Four shouts in one day for Littlehampton RNLI.

Lifeboats News Release

The shouts included a search for inflatable toy, report of a missing child, a diver in distress and a broken-down fishing vessel.

Lifeboat and UK Coastguard helicopter working together

RNLI/Ray Pye (Library)

Lifeboat and UK Coastguard helicopter working together

The volunteer crew of Littlehampton RNLI were already at the station when the first call came in, requesting the locating and recovery of a large inflatable swan. At the time it wasn’t known if anyone was onboard. The stations Atlantic 85 lifeboat Renée Sherman launched at 1.48pm on Sunday 8 June and headed out towards the scene, a mile and a quarter west of the harbour entrance and commenced the search. This mission coincided with news being received that a young girl had been reported missing at Climping beach. Following communications with the UK Coastguard, a request was made for the stations D Class lifeboat Ray of Hope to be launched to assist in the search for the child. Just after the launch it was advised that the girl had been found safe and well on the beach. The D Class was stood down and returned to the station. Shortly after, the search for the inflatable swan was called off and the Atlantic 85 started its return to the station. During the return journey, the Littlehampton Harbour Master requested that the lifeboat divert to a fishing vessel that had reportedly broken down. On arrival at the scene the casualty was already under tow by another vessel. The lifeboat and crew escorted both vessels back to the harbour, where the casualty was safely moored. The lifeboat returned to the station.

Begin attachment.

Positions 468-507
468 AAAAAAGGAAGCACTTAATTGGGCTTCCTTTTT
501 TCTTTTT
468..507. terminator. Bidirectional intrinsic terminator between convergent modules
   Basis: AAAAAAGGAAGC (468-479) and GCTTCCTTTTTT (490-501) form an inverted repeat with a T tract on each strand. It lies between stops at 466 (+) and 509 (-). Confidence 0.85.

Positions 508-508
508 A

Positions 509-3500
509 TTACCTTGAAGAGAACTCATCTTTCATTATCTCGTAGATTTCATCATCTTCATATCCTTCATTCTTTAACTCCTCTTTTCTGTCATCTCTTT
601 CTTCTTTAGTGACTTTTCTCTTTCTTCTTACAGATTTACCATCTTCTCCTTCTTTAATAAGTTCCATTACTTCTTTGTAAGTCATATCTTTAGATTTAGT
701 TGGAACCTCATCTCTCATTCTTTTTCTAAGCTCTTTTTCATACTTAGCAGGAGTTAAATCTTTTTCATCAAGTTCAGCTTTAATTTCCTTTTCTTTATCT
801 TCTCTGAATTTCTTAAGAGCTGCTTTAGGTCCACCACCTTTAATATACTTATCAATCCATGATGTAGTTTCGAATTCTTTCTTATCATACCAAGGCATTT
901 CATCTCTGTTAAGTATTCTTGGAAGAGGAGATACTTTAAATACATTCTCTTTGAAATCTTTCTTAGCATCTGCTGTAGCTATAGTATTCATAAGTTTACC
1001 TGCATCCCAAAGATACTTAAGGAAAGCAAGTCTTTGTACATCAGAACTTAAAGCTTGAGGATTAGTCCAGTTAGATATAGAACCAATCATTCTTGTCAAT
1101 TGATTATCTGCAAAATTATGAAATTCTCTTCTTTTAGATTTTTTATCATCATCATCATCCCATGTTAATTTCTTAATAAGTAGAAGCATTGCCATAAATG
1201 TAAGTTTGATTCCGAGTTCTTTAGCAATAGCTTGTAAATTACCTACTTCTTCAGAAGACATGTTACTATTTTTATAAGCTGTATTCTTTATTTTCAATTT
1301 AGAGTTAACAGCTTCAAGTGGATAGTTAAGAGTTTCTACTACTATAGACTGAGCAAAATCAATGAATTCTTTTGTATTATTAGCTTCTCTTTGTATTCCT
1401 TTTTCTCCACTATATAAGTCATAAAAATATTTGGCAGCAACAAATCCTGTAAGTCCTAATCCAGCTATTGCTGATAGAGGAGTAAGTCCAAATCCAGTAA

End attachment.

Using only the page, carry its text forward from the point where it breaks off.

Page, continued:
At 3:13pm a Mayday transmission reported a diver in distress. The adult male was on-board a charter boat, eighteen miles from Littlehampton harbour. The stations Atlantic 85 launched and set course with volunteer crew aboard who are medically trained to deal with such circumstances. At the scene the casualty was taken aboard the lifeboat so that he could be winched to the helicopter for the flight to the specialist care unit at St Richard’s Hospital, Chichester. The lifeboat escorted the charter vessel back to its moorings in Littlehampton Harbour and then returned to the station at 5:10pm, where it was refuelled and made ready for service.

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The RNLI charity saves lives at sea. Its volunteers provide a 24-hour search and rescue service around the United Kingdom and Republic of Ireland coasts. The RNLI operates over 238 lifeboat stations in the UK and Ireland and, in a normal year, more than 240 lifeguard units on beaches around the UK and Channel Islands. The RNLI is independent of Coastguard and government and depends on voluntary donations and legacies to maintain its rescue service. Since the RNLI was founded in 1824, its lifeboat crews and lifeguards have saved over 142,700 lives.

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